Makes it fast. A beginner may simply not know the shortcuts and the location of the tools on the working panels. Or he will spend hours looking for photos, retouching, animating or creating a concept – simply because he wants to perfect it right away. And you have several projects hanging, and everything should be done faster – a person without work experience can stall everything. The pros in this case are a ready-made working tool for making profit from projects and “awesome” from a studio account on Behance.
Can share experiences. Where the designer comes from has his own approach to organizing work and his own hacks. You can take some of it into service and then wonder why we ourselves didn’t think of it before. The main thing in this case is to listen more often to the suggestions that he makes, especially this will be noticeable at first.
Appreciates his work. People who have already worked, as a rule, do not jump from place to place. Still, with age, you want more stability. And when a newcomer comes, there is always the thought that you will learn him now, and he will leave. An experienced designer most likely has a family, children, mortgages and other anchors that tie him to his place of work – he will not run away in six months, simply because he was called to a startup in Silicon Valley.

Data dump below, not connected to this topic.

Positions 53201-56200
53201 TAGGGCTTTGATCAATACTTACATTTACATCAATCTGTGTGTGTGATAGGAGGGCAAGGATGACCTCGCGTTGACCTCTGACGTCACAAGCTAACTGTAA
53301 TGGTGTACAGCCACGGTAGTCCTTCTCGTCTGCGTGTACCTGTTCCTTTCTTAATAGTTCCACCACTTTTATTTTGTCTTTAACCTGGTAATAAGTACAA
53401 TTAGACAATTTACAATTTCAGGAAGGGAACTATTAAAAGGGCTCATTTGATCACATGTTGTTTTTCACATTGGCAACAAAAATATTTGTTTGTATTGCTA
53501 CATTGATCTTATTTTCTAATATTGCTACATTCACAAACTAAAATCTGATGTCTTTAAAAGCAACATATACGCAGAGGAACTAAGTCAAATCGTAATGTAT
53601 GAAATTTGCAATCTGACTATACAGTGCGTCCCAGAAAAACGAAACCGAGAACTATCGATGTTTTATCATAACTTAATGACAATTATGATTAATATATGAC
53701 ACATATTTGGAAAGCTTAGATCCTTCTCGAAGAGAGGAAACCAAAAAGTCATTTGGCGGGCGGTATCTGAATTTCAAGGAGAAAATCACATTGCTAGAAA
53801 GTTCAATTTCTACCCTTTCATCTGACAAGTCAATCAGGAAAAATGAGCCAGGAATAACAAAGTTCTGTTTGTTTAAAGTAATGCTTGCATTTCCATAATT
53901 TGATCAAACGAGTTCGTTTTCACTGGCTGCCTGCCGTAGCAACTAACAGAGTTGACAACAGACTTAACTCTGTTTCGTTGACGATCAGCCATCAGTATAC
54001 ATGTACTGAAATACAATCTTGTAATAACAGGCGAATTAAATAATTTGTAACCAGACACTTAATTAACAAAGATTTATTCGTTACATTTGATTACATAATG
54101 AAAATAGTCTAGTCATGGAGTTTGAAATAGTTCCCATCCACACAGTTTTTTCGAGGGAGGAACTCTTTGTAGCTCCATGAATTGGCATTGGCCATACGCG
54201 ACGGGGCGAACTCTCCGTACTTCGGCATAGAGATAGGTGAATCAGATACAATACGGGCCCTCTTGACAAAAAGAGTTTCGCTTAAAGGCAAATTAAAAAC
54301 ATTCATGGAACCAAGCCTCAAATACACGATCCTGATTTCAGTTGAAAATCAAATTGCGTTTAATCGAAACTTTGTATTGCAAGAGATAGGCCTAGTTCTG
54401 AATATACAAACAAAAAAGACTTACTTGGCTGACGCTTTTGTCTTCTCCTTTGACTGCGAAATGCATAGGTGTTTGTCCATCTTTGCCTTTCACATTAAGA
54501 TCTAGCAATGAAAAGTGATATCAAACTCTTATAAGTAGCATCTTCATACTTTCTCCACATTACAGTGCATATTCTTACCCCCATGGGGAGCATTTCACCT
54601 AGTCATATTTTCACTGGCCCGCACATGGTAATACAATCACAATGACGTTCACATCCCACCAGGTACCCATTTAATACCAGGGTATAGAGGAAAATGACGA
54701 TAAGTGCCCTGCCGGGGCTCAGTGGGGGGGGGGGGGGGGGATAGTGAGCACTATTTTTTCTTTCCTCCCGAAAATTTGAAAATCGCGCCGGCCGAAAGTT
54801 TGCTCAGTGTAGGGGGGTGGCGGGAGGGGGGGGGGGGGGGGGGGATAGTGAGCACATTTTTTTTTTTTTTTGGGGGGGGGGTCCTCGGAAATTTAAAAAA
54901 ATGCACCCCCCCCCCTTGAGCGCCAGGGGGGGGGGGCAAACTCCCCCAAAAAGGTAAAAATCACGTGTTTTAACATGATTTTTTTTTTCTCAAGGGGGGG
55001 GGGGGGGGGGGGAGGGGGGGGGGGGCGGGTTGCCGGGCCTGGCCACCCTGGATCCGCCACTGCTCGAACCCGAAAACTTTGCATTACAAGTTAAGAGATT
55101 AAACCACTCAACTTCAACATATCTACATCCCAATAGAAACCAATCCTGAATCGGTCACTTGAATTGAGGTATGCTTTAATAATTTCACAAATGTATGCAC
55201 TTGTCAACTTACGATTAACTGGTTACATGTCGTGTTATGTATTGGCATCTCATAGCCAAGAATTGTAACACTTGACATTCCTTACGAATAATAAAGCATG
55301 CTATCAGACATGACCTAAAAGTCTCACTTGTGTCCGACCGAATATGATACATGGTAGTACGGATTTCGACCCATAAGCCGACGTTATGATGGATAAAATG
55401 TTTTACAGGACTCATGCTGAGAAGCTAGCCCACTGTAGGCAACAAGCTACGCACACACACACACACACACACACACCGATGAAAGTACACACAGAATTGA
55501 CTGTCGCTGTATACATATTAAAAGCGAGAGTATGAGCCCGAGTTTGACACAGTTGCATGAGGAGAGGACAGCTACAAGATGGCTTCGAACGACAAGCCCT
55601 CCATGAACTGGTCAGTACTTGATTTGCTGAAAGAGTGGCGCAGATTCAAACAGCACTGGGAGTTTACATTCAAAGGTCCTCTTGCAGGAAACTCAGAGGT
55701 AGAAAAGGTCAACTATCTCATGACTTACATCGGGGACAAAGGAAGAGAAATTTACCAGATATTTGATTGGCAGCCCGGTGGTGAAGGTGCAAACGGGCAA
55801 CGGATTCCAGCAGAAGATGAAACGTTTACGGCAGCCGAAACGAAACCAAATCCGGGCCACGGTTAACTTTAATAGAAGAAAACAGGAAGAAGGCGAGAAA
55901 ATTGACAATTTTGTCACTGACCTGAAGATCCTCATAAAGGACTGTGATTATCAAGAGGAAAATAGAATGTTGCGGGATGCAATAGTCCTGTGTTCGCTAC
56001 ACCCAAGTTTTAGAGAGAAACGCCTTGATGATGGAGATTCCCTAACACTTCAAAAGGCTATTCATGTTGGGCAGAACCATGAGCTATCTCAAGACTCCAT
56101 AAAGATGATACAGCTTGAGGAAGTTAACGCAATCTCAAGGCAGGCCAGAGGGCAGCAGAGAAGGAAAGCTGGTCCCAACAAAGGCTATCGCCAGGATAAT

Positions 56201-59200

All this is true, but there are several things that prevent an experienced designer from settling in your studio:
Inflexibility. A person who has already taken place in his field does not like to be taught. And when you change specialization, this is inevitable, and in the process, conflicts arise again. In general, any company seeks to “reformat” a person for itself, and the one who is already formatted is always a difficult case.
Rogue. A person can be a great specialist, but they simply do not fit your team “in spirit” – as a result, they will annoy others and reduce the overall productivity of the team.